The old settlement of Heinersdorf is located just north of Prenzlauer Berg. It first crops up in historical documents with the mention of Heilig-Geist-Hospital (Hospital of the Holy Ghost) in 1319, and was eventually incorporated into Greater Berlin in 1920. Today, in addition to the centuries-old fieldstone church, numerous historical buildings – the old fire station from 1750, a horse dealer’s house from 1780 – keep the village charm alive.
The former village centre of Mariendorf is still clearly visible on the city map as a narrow linear settlement. Today, the B96 federal highway runs directly past the 13th-century village church. The bustling main street is home to the Tempelhof Museum and the nearby Volkspark Mariendorf, with its peaceful Blümelteich pond.
The old village church, an adjacent pond and the nearby Schloss Britz, with its grand estate and rose garden, form a respectable ensemble on Fulhamer Allee between Britzer Damm and Alt-Britz. The church lies somewhat outside the old village centre, close to Museum Neukölln.
The first mention of this quaint village dates back to 1237, and it’s worth combining a visit here with a trip to nearby Britzer Garten to take in some spectacular spring planting.
Rosenthal in Pankow
The former district of Rosenthal is found in the northeastern part of Pankow. This municipality has only belonged to Berlin since 1920, with the settlement first referenced in 14th-century documents under the name Rosendalle. Rosenthal, which was laid out as another Angerdorf, is today a designated cultural monument.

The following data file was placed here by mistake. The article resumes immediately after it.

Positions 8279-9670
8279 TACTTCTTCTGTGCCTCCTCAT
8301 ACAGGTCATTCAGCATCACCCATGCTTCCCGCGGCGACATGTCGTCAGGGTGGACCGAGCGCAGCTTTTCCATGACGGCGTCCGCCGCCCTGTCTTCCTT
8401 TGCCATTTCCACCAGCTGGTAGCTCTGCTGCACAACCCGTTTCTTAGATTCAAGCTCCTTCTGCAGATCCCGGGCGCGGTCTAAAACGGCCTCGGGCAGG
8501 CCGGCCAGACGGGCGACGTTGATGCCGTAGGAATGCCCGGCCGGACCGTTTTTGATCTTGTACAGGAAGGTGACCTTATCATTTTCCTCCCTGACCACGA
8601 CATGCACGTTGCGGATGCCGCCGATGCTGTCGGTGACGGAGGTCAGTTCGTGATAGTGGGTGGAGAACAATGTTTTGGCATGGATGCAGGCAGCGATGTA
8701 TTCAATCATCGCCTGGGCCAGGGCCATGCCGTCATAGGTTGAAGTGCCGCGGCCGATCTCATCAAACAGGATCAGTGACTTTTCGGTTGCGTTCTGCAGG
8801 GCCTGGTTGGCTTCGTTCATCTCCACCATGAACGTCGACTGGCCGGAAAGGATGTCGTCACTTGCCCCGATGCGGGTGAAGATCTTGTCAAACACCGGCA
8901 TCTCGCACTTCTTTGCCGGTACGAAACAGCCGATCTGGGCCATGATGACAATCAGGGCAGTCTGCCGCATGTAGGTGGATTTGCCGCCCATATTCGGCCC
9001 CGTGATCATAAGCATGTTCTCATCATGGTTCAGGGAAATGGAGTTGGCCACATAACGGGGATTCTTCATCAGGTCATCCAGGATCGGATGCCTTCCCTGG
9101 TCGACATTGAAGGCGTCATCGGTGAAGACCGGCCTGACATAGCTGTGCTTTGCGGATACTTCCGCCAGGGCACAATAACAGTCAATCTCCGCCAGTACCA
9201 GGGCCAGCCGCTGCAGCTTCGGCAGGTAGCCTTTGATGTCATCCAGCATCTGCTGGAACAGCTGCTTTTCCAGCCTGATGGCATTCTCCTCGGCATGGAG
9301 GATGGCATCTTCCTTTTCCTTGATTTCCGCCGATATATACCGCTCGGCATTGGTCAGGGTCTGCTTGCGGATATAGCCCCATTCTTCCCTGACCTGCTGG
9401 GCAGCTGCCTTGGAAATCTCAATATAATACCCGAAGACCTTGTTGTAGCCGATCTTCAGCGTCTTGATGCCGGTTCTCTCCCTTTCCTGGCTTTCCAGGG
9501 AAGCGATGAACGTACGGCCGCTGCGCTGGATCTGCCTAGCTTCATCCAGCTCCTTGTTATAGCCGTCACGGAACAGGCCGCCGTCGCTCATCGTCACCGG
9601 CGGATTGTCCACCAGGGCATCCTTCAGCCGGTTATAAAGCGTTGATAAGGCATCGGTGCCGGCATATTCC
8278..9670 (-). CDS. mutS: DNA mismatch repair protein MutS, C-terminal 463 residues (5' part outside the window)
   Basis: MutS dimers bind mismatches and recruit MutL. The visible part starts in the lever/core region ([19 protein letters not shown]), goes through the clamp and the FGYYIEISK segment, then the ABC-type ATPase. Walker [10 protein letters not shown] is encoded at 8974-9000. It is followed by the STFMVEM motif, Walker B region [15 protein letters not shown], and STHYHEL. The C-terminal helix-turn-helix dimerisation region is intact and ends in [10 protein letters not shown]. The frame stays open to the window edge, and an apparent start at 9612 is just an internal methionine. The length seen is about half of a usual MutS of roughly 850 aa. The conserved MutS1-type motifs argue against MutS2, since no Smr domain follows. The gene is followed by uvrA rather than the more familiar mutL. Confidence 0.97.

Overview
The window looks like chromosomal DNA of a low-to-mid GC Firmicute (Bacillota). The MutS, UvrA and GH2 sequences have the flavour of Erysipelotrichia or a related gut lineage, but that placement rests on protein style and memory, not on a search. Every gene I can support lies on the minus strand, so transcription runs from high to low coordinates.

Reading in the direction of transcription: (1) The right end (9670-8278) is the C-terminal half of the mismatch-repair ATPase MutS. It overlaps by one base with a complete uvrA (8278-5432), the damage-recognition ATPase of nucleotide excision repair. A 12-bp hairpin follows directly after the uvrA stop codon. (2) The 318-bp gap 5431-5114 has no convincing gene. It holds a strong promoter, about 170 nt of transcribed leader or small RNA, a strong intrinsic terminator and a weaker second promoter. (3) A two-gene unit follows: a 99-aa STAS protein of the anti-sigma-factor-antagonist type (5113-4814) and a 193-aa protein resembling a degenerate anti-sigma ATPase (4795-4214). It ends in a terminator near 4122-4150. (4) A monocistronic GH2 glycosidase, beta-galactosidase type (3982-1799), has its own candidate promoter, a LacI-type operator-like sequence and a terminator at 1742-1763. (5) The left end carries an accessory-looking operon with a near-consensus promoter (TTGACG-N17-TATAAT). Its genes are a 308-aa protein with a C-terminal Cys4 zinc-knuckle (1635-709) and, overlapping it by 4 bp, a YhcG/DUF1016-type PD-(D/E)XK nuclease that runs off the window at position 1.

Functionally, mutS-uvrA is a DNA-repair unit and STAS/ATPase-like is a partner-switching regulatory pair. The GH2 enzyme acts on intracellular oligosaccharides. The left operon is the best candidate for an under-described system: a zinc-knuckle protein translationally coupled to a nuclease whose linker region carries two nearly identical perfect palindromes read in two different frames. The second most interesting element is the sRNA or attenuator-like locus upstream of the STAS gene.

The ensemble of buildings includes the village church, a parish hall, a manor house with stables and farm workers’ barracks.
Among the many beautiful Berlin parks, the Alte Park in Tempelhof is a special one. Less well known than the parks in Kreuzberg, Friedrichshain or Tiergarten, it remains a small oasis of peace and one of the most beautiful spots in the district.
The history of the park goes back to the 19th century. In the middle of the grounds is the Klarensee lake, right next to – you guessed it – the old village church, which gives the area a bucolic feel despite being slap-bang in the heart of the city. The park is particularly popular with joggers.
Along with Biesdorf and Mahlsdorf, Kaulsdorf forms the largest unbroken area of detached and semi-detached housing in Germany. The district belongs to Hellersdorf-Marzahn – an area known for its huge prefabricated housing estates with a long history that dates back far beyond Alt-Marzahn.
Kaulsdorf was founded before 1200, and archaeological finds indicate a Slavic settlement area and a village church that was built around 1250. In addition to several churches, the village centre also includes the former manor house on Brodauer Straße. Those exploring the area should make a detour to the Kaulsdorfer Seen landscape conservation area for some soothing natural vistas.
People probably already lived on the peninsula between the Spree and Rummelsburger Bucht back in the Stone Age. And for good reason: it’s pretty damn beautiful. Today the Friedrichshain district impresses with its tranquillity, and it’s here you’ll find the lovely village church of Stralau with its gently leaning steeple dating back to the 15th century. You can stroll around the large cemetery and the adjacent Wendenpark not far from the shore. A little further west is a handy Karl Marx memorial.